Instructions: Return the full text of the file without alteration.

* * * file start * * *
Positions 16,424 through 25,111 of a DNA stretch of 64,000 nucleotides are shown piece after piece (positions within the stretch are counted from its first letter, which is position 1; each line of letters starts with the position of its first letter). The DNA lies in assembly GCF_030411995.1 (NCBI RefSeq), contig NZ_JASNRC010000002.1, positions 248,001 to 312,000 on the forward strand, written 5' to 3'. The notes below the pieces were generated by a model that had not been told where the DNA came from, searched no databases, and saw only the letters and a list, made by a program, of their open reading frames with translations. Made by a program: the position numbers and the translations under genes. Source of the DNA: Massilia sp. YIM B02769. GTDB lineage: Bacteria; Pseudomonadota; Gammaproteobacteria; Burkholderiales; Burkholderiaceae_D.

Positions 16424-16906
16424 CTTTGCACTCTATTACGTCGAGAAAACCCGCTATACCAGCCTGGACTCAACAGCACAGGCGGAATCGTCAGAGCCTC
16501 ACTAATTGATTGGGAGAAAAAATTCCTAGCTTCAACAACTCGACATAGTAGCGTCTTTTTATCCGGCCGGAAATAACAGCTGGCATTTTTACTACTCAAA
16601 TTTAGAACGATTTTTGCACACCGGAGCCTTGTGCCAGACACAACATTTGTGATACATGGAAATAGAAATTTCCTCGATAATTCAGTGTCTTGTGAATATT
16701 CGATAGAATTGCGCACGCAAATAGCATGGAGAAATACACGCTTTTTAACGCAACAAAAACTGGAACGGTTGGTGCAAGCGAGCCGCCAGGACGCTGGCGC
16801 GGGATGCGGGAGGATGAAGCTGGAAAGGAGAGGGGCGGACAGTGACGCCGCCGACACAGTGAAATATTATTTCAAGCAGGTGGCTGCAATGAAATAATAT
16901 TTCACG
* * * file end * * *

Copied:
Positions 16,424 through 25,111 of a DNA stretch of 64,000 nucleotides are shown piece after piece (positions within the stretch are counted from its first letter, which is position 1; each line of letters starts with the position of its first letter). The DNA lies in assembly GCF_030411995.1 (NCBI RefSeq), contig NZ_JASNRC010000002.1, positions 248,001 to 312,000 on the forward strand, written 5' to 3'. The notes below the pieces were generated by a model that had not been told where the DNA came from, searched no databases, and saw only the letters and a list, made by a program, of their open reading frames with translations. Made by a program: the position numbers and the translations under genes. Source of the DNA: Massilia sp. YIM B02769. GTDB lineage: Bacteria; Pseudomonadota; Gammaproteobacteria; Burkholderiales; Burkholderiaceae_D.

Positions 16424-16906
16424 CTTTGCACTCTATTACGTCGAGAAAACCCGCTATACCAGCCTGGACTCAACAGCACAGGCGGAATCGTCAGAGCCTC
16501 ACTAATTGATTGGGAGAAAAAATTCCTAGCTTCAACAACTCGACATAGTAGCGTCTTTTTATCCGGCCGGAAATAACAGCTGGCATTTTTACTACTCAAA
16601 TTTAGAACGATTTTTGCACACCGGAGCCTTGTGCCAGACACAACATTTGTGATACATGGAAATAGAAATTTCCTCGATAATTCAGTGTCTTGTGAATATT
16701 CGATAGAATTGCGCACGCAAATAGCATGGAGAAATACACGCTTTTTAACGCAACAAAAACTGGAACGGTTGGTGCAAGCGAGCCGCCAGGACGCTGGCGC
16801 GGGATGCGGGAGGATGAAGCTGGAAAGGAGAGGGGCGGACAGTGACGCCGCCGACACAGTGAAATATTATTTCAAGCAGGTGGCTGCAATGAAATAATAT
16901 TTCACG